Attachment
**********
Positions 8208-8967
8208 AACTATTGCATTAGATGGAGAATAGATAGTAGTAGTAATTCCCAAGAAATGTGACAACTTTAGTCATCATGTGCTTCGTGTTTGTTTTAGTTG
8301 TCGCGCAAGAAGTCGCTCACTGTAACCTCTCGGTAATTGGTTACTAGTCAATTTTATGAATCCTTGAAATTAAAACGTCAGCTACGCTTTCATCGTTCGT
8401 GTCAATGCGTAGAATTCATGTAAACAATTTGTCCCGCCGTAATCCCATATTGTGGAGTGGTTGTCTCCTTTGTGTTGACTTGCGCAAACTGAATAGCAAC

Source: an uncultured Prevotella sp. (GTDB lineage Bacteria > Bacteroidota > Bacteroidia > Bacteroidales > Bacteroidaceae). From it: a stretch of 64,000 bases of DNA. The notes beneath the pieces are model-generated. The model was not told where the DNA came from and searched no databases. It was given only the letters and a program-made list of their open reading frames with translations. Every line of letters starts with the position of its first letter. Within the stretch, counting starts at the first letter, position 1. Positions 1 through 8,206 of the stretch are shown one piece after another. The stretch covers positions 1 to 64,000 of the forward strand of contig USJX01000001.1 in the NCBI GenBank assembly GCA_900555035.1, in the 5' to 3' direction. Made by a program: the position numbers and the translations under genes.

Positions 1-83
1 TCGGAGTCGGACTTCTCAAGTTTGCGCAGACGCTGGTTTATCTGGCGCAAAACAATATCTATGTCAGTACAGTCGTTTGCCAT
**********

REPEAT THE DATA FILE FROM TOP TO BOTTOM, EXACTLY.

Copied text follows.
Positions 8208-8967
8208 AACTATTGCATTAGATGGAGAATAGATAGTAGTAGTAATTCCCAAGAAATGTGACAACTTTAGTCATCATGTGCTTCGTGTTTGTTTTAGTTG
8301 TCGCGCAAGAAGTCGCTCACTGTAACCTCTCGGTAATTGGTTACTAGTCAATTTTATGAATCCTTGAAATTAAAACGTCAGCTACGCTTTCATCGTTCGT
8401 GTCAATGCGTAGAATTCATGTAAACAATTTGTCCCGCCGTAATCCCATATTGTGGAGTGGTTGTCTCCTTTGTGTTGACTTGCGCAAACTGAATAGCAAC

Source: an uncultured Prevotella sp. (GTDB lineage Bacteria > Bacteroidota > Bacteroidia > Bacteroidales > Bacteroidaceae). From it: a stretch of 64,000 bases of DNA. The notes beneath the pieces are model-generated. The model was not told where the DNA came from and searched no databases. It was given only the letters and a program-made list of their open reading frames with translations. Every line of letters starts with the position of its first letter. Within the stretch, counting starts at the first letter, position 1. Positions 1 through 8,206 of the stretch are shown one piece after another. The stretch covers positions 1 to 64,000 of the forward strand of contig USJX01000001.1 in the NCBI GenBank assembly GCA_900555035.1, in the 5' to 3' direction. Made by a program: the position numbers and the translations under genes.

Positions 1-83
1 TCGGAGTCGGACTTCTCAAGTTTGCGCAGACGCTGGTTTATCTGGCGCAAAACAATATCTATGTCAGTACAGTCGTTTGCCAT